Republicans can force a vote on the reconciliation measure for the repeal of the obamacareTAX (it's a macro now). Because the Supreme Court has ruled that obamacareTax is a TAX, it can be repealed by simple majorities in the House and Senate, with no option for filibuster. It's actually the same tactic the Dems used to pass it, although they didn't want to admit it was a tax. Now they have no choice.
Cosmic justice alert: ObamaCare repeal to be mediated using process of reconciliation
POSTED AT 11:36 AM ON JUNE 30, 2012 BY HOWARD PORTNOY
Now that ObamaCare has been declared constitutional (after a fashion), the GOP has announced it will use the process of reconciliation in its efforts to repeal the law. This seems only fitting and appropriate.
Reconciliation, which became part of the political junkie vernacular in 2009, is a parliamentary procedure designed to fast track passage of a bill by eliminating the possibility of a filibuster. Unlike in 2009, when a Democratic supermajority lacked the votes needed to pass the bill through normal channels and abused reconciliation, Republicans plan to use the process as it was intended—on budgetary matters.
Mike Franc, Vice President of Government Studies for the Heritage Foundation, explains the details of reconciliation’s applicability in an article at the Heritage’s blog The Foundary:
Now that the individual mandate has acquired the official constitutional status of a ‘tax’, there is no longer any doubt that the Congress, and more specifically the Senate, can repeal it pursuant to the simple majority vote threshold available under the Budget Act’s reconciliation process. Some Senate insiders were concerned that the reconciliation process would leave too much of Obamacare intact, including the individual mandate. But today’s decision, while alarming in so many other ways, dispels with that concern.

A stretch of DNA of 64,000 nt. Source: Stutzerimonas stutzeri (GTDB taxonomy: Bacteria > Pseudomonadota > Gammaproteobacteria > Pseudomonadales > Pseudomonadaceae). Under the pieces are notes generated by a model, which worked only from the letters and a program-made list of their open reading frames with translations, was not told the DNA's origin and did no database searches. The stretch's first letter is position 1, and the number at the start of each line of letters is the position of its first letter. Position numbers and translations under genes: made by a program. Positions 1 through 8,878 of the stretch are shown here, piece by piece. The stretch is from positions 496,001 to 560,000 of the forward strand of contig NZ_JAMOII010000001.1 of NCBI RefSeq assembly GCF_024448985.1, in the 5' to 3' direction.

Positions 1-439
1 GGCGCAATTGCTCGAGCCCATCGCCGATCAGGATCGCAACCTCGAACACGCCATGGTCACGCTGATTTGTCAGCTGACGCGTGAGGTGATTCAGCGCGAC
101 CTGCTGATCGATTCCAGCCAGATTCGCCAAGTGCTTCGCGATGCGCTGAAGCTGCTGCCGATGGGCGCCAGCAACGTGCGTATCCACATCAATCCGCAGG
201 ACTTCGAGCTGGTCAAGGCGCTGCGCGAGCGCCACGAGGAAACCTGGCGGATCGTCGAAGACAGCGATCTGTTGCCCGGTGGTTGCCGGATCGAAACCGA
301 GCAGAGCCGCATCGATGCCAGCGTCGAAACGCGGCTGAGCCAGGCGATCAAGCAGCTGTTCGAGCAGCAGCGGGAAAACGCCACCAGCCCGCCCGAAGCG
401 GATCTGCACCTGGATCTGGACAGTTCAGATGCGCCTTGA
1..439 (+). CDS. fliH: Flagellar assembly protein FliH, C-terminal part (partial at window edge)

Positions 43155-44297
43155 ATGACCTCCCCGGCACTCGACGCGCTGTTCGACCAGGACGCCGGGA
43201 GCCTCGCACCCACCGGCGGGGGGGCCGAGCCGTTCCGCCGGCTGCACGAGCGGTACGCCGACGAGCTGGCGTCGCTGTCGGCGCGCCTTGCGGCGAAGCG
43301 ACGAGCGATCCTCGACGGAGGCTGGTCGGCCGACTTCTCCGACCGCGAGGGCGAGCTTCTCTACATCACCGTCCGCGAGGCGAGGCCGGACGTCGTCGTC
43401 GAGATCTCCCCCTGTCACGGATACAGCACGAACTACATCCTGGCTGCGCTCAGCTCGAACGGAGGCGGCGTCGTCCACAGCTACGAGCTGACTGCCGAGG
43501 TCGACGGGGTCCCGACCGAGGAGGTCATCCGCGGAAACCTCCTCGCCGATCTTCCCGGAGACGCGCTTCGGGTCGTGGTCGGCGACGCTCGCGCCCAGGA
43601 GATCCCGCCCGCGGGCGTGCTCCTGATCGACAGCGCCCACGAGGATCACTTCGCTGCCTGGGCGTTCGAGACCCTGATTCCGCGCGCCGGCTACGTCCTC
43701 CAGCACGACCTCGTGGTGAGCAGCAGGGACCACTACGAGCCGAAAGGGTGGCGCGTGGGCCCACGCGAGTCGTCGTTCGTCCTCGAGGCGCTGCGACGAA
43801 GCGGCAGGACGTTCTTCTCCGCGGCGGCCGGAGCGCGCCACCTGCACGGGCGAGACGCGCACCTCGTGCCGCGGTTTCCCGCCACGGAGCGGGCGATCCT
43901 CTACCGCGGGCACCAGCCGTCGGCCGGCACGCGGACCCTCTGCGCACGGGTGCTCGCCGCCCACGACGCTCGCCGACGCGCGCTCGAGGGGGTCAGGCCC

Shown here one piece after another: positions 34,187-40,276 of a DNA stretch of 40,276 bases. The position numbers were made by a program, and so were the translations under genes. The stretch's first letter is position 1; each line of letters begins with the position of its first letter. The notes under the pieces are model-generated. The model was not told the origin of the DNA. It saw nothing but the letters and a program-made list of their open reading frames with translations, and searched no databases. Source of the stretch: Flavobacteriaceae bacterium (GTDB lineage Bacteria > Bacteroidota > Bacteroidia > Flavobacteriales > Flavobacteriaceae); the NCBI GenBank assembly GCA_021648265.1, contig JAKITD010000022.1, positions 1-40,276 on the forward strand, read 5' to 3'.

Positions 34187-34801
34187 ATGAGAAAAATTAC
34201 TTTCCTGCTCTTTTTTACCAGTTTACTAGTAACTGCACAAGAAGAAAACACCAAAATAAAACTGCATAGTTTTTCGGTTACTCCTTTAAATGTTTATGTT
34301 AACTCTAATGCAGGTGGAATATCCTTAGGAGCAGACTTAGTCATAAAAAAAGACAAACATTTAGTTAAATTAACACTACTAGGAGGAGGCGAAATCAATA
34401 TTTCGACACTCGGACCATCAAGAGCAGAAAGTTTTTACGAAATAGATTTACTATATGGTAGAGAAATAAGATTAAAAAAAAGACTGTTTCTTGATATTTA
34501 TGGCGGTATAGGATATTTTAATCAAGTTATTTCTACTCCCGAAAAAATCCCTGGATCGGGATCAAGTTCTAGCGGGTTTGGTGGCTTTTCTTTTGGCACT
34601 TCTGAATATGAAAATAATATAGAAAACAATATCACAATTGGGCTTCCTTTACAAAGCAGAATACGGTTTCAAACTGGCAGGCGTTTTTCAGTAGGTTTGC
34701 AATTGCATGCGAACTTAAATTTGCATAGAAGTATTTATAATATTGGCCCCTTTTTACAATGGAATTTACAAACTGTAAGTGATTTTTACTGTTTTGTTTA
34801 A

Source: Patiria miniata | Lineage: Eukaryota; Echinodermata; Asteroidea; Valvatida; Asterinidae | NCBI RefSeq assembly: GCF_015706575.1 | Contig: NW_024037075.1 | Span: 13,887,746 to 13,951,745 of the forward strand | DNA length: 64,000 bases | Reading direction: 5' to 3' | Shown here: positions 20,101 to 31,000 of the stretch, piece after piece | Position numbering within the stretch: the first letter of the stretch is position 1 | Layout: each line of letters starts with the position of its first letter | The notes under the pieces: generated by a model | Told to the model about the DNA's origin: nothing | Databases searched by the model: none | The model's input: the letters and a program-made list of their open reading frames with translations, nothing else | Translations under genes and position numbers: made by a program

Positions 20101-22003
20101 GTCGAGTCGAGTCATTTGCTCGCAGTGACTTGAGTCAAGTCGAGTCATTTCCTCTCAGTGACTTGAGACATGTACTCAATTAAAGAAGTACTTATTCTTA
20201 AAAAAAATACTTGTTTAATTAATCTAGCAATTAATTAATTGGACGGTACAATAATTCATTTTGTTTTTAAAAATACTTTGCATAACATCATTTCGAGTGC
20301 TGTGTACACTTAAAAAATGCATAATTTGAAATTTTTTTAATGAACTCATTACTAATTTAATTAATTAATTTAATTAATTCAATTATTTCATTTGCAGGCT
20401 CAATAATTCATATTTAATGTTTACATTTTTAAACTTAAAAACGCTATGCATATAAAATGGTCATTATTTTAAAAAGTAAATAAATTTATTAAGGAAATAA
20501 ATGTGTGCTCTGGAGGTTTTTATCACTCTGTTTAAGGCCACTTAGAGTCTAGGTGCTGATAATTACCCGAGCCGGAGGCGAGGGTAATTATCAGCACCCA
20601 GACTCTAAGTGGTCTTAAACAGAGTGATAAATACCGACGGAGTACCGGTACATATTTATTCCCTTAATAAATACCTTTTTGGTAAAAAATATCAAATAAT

The mandate is now a revenue provision. Therefore, it is germane and not subject to a Senate parliamentary point of order to strike it from a repeal bill. The Senate’s filibuster process that would require a supermajority of 60 Senate votes to approve repeal is now irrelevant.
In other words, the resolution requires a simple majority of 51 votes to pass.
The idea of using reconciliation, aka the “nuclear option,” as a mechanism to repeal ObamaCare is nothing new. The recommendation was made in a GOP debate in October of 2011 by Rick Santorum and seconded by none other than Mitt Romney. Now that the funding for the law has been deemed a tax by no less a constitutional authority than the Supreme Court, the applicability of the process is unimpeachable.
It goes without saying that if the measure passes both houses of Congress and reaches the president’s desk, he will veto it. At least the irony of the process will not be lost.
Dem politico scumbags from red states will be forced to either vote for repeal or go on record supporting the obamacareTAX again, just before the election. If repeal of the o-TAX passes Congress (it will overwhelmingly pass in the House, and might pass in the Senate, if several red state Dem cowards defect), Obama will have to veto the o-TAX cut. He will have to endorse America's largest middle class tax increase in history. Just before the election. A wildly unpopular tax increase.
Here's an interesting scenario:
In January, President Romney's first act will be to sign the repeal of obamacareTax. He can sign the tax repeal in a tiny room, in front of the handful of Democrats who are left in elected office after November.
President Romney and the Republican House and Senate will then begin enacting an agenda of limited government and respect for Constitutional constraints on federal power, backed by a very recent landmark Supreme Court ruling with the four liberal Justices in the majority that sets a strong precedent for judicial respect for legislation. Protection for innocent life, rejection of government discrimination based on race, prudent immigration enforcement, protection of the right to public/school prayer and religious expression, and respect for academic freedom in science education-- all wildly popular initiatives-- will likely be high on the legislative agenda.
Lower courts will be bound to uphold the new federal laws based on the Supreme Court's recent landmark ruling rejecting judicial fiat and respecting legislative results.
A deep game.